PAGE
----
Julie Ellison, professor of American Culture, English, and Art and Design at the University of Michigan and director emerita of IA, and Timothy K. Eatman, assistant professor of Higher Education at Syracuse University and director of research for IA, offer an approach to tenure that knits together the career of the publicly engaged humanist or artist, the cultures of department and campus, and the realities of community partnerships.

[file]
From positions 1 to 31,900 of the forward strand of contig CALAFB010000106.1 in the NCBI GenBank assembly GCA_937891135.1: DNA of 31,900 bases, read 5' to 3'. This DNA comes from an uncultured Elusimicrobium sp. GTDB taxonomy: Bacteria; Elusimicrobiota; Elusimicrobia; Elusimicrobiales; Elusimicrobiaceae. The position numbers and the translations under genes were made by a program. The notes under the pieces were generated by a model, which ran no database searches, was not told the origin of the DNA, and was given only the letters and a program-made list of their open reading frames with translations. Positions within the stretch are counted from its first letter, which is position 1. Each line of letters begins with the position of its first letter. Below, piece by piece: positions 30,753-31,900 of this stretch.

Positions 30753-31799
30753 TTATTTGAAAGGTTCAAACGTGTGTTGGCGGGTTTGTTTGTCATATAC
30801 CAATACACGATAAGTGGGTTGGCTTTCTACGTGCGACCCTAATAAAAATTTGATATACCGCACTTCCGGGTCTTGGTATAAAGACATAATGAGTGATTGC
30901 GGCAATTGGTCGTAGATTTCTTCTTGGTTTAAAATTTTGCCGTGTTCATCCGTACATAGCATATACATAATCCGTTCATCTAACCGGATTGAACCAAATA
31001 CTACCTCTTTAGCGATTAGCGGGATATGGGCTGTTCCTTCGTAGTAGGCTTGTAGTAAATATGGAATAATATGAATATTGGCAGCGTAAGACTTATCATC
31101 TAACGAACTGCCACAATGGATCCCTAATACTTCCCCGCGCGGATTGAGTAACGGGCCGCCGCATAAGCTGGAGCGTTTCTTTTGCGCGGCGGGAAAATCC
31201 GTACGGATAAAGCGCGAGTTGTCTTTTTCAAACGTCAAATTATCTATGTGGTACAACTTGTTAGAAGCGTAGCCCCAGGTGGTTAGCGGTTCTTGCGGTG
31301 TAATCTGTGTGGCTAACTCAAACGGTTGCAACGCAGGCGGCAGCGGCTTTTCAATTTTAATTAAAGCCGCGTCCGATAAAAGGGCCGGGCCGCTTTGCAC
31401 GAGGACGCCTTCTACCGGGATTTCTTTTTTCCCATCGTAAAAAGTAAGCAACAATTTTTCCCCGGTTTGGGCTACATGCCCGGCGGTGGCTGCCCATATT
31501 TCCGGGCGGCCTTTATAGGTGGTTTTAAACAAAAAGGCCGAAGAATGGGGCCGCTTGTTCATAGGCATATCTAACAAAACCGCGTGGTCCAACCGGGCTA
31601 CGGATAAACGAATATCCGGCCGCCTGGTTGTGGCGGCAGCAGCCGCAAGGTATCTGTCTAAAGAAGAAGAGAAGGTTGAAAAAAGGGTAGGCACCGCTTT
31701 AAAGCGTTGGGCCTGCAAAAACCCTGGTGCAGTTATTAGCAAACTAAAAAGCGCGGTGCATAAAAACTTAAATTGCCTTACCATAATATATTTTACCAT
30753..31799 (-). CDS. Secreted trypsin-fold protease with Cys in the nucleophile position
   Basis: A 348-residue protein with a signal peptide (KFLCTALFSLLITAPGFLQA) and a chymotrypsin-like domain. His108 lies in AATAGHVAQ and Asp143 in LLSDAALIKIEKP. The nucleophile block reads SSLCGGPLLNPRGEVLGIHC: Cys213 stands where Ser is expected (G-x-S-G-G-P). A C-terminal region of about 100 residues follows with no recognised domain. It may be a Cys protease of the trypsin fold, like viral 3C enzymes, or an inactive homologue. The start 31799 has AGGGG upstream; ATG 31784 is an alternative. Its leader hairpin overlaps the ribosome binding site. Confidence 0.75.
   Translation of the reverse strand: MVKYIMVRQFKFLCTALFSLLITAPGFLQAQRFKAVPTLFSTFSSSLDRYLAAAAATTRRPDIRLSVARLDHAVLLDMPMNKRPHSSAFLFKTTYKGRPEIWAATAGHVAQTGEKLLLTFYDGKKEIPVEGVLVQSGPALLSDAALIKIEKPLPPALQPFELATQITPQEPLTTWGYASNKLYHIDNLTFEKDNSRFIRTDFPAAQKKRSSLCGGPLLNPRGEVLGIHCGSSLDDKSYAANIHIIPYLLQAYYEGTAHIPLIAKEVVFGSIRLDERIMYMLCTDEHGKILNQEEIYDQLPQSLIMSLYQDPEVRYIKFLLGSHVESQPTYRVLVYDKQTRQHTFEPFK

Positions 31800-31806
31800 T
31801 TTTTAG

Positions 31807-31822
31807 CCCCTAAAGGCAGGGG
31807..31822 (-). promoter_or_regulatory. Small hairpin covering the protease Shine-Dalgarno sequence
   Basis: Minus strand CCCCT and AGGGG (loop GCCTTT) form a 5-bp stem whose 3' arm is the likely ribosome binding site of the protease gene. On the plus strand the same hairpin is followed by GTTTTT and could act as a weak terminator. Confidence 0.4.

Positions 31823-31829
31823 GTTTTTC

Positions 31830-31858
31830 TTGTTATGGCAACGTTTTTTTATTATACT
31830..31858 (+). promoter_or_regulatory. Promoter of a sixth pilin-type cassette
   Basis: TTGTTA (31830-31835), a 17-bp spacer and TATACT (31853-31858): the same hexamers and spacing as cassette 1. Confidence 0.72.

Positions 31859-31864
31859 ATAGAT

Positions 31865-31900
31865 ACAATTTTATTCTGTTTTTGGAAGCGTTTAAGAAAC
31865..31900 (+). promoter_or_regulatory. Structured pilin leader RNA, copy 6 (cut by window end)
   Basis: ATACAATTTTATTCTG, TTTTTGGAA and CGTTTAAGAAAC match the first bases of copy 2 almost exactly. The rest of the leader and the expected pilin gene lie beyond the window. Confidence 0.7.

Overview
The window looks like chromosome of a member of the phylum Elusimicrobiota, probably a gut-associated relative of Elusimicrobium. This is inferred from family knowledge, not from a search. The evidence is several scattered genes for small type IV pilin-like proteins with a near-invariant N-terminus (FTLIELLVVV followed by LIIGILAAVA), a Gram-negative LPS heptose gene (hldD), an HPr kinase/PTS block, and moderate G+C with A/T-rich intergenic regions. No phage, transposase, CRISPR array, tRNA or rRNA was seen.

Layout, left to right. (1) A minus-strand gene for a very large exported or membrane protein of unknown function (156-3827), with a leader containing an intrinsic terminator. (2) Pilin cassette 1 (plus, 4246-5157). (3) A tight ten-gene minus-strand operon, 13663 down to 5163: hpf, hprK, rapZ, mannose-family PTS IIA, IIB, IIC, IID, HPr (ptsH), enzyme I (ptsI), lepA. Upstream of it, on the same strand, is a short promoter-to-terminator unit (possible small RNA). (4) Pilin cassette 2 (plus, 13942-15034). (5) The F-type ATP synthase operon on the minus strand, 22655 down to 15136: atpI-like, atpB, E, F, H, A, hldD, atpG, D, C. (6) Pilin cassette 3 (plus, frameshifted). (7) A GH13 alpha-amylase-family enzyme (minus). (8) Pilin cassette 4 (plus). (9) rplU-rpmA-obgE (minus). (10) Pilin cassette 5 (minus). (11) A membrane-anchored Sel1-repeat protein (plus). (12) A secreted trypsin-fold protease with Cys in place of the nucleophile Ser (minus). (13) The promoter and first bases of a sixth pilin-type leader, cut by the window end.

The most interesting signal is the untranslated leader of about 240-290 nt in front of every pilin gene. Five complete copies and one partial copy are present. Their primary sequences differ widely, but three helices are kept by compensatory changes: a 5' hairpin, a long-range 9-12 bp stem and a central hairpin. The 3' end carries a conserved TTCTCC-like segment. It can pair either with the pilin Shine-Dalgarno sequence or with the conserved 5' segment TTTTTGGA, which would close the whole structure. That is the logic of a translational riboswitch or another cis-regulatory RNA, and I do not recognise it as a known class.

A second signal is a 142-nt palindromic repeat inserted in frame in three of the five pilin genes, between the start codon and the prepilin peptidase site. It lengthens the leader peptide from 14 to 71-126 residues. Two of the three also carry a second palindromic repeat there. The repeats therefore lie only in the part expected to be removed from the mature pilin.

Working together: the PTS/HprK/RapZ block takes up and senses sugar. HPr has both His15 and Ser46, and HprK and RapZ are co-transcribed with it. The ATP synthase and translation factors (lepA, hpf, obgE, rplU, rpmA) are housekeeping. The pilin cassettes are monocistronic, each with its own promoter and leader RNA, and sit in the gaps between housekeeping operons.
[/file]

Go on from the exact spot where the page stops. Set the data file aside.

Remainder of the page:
The growth of the community engagement movement in higher education over the past 2 decades has resulted in more faculty member interest and practice in engaged scholarship. As more institutions value this work, faculty members are looking for ways to enhance the effectiveness of their engaged scholarship dossiers for promotion and tenure. This article summarizes content from a workshop on strengthening the engaged scholarship dossier offered by the author in a variety of venues. The author provides an overview of the engaged scholarship dossier context, explains why a focus on documenting engaged scholarship is important, outlines four steps for documenting engaged scholarship in the academic dossier, and lists best practices for faculty members building their engaged scholarship dossiers.